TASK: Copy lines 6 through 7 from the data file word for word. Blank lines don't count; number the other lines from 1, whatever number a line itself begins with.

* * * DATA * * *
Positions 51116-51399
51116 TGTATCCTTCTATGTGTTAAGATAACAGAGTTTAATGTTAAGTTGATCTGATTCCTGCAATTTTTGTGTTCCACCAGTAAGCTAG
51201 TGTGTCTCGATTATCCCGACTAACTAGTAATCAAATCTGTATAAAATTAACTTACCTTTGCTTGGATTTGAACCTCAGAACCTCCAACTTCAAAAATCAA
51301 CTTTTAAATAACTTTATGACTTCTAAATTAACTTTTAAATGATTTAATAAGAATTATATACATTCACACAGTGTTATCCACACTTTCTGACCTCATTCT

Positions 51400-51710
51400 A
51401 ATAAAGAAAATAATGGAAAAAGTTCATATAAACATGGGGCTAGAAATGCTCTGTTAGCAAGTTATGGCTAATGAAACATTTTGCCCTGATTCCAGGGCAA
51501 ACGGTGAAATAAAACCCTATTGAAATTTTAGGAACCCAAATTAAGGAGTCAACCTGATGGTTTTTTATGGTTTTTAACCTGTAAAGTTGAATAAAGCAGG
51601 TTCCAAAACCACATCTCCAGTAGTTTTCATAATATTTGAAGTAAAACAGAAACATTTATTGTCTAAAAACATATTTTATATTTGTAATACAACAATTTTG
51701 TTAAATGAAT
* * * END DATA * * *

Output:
51400 A
51401 ATAAAGAAAATAATGGAAAAAGTTCATATAAACATGGGGCTAGAAATGCTCTGTTAGCAAGTTATGGCTAATGAAACATTTTGCCCTGATTCCAGGGCAA